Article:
Lottery Gambling and the Public Interest

Lotteries offer a chance to win big prizes for a small investment. The chances of winning are not that great, but people still play them. They do so out of an inextricable human impulse to gamble. They also do it out of a desire to get rich quick, especially in an age of inequality and limited social mobility. But lotteries are doing something more than just dangling the promise of instant riches to the public. They are promoting gambling, and they are doing it at cross-purposes with the general public interest.

Lottery advertising tends to emphasize how easy it would be to win the jackpot, but the odds are much smaller than advertised. And the real odds of winning are even worse for those who play regularly. For example, if you buy a ticket every week, the odds of winning are about 1 in 1,000. If you bought a ticket each month, the odds are about 1 in 10,000. If you played every year for ten years, the odds are about one in 1,000,000.

People can do some things to improve their chances of winning. They can chart the patterns of winning numbers, or they can choose the numbers that have meaning to them such as birthdays or ages. But if they do, they are likely to end up splitting the prize with other winners who chose those same numbers. The result is a smaller share for the winner, and less money for the other players.

Choosing the right numbers can be a difficult task. It is important to remember that the winning numbers are randomly selected and must be drawn from a large pool of possible combinations. It is also necessary to consider how the numbers relate to each other. For example, it is important to avoid selecting numbers that are in the same group or those that have the same ending digits. Harvard statistics professor Mark Glickman recommends playing numbers that are rarely picked by other players.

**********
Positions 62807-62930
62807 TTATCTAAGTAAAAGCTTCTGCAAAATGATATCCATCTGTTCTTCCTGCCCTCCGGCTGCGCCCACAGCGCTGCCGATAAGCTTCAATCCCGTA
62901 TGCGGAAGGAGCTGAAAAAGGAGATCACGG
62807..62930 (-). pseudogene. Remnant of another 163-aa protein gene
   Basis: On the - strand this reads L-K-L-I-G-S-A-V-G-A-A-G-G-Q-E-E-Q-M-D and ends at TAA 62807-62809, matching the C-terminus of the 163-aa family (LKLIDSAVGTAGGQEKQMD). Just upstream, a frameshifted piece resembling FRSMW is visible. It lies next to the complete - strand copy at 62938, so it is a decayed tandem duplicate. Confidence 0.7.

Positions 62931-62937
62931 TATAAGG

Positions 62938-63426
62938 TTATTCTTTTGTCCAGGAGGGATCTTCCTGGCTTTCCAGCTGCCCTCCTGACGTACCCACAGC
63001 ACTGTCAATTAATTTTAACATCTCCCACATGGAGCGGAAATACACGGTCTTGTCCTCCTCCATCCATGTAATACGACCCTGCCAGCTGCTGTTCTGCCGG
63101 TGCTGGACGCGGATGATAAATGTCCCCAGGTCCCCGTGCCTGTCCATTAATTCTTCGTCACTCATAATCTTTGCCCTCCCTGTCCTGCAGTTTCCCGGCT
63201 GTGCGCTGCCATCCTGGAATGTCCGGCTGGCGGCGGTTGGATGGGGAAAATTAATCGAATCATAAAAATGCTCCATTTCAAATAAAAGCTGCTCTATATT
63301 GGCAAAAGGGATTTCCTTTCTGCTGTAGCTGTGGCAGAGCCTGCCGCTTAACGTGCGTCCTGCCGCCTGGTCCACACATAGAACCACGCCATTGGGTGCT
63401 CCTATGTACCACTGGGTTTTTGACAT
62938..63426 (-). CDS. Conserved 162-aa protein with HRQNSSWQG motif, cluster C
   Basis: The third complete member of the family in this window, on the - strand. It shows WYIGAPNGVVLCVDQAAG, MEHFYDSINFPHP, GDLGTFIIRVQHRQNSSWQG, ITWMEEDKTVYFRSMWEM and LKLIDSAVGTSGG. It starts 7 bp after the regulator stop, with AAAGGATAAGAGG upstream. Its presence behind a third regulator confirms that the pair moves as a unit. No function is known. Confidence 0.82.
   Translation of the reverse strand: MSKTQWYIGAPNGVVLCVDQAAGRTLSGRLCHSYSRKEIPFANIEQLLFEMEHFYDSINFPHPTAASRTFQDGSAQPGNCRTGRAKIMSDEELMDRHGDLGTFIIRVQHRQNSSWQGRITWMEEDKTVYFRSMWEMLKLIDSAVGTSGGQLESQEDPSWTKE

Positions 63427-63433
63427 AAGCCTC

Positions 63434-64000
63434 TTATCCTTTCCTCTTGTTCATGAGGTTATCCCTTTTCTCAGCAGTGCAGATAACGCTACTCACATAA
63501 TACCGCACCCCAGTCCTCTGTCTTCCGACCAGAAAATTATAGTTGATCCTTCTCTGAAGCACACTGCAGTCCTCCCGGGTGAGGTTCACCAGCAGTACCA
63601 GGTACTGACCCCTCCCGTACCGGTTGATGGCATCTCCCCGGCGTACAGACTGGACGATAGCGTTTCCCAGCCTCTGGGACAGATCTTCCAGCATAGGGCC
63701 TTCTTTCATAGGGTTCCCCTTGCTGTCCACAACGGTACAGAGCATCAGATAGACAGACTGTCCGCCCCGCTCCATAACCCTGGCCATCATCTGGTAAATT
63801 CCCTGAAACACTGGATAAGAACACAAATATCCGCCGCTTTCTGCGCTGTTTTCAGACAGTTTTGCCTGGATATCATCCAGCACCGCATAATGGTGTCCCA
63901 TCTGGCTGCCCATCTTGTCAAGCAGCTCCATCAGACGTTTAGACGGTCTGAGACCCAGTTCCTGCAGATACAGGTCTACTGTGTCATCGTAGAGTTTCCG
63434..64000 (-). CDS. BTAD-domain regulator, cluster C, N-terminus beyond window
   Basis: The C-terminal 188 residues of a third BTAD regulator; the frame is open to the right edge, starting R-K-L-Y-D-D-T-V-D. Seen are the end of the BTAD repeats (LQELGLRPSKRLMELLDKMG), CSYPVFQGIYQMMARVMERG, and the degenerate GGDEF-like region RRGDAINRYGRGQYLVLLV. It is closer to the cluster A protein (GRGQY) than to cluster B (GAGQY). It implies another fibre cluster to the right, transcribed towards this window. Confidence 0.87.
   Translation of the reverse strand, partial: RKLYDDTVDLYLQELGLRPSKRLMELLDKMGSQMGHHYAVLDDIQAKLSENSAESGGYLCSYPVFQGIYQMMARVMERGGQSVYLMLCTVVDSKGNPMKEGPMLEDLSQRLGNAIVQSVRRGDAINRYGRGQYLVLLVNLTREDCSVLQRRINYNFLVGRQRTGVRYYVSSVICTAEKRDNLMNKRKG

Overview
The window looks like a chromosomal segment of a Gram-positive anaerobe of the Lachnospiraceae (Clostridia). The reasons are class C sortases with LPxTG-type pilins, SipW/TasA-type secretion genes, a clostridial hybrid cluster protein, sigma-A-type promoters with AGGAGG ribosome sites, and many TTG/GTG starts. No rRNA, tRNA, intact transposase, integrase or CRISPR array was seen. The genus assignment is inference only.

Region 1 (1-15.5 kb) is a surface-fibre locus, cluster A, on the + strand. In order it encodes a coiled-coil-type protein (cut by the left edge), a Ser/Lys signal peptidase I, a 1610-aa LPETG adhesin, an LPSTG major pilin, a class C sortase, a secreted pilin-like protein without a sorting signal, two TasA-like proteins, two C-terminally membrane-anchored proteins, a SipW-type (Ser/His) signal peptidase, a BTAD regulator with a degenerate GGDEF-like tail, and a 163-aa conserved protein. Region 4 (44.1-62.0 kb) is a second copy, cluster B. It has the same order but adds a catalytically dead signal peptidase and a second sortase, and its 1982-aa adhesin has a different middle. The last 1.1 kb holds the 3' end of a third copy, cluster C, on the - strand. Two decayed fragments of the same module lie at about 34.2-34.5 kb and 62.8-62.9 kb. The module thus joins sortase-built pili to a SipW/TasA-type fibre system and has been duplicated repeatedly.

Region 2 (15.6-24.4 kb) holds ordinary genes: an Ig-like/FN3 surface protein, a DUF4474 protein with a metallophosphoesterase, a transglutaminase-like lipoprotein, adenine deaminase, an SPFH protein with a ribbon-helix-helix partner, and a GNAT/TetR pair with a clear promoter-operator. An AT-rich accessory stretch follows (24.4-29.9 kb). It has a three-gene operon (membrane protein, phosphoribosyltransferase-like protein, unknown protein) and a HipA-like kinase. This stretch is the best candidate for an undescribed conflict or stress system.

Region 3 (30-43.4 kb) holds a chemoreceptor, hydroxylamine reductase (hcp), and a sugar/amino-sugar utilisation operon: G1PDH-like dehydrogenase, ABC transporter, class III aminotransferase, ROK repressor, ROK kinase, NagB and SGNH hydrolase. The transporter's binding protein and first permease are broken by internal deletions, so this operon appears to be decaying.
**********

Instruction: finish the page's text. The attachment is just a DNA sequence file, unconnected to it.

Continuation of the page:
The first requirement for lottery success is a state willing to allow it. State legislatures must approve the establishment of a lottery, and the public must vote on whether to authorize it. Once established, state lotteries enjoy broad support: In states that have them, 60% of adults report playing at least once a year. And they have built extensive specific constituencies, including convenience store operators (the usual vendors for lotteries), lottery suppliers (who make heavy contributions to state political campaigns), teachers (in those states that earmark some of the proceeds for education), and state legislators themselves (who quickly grow accustomed to the extra revenue).

A state may want to establish a lottery, but it must be aware of the public interest issues that it will create. For one thing, a lottery promotes gambling, which leads to negative consequences for poor people and problem gamblers. It also undermines the democratic principle that all citizens have a right to a minimum standard of living.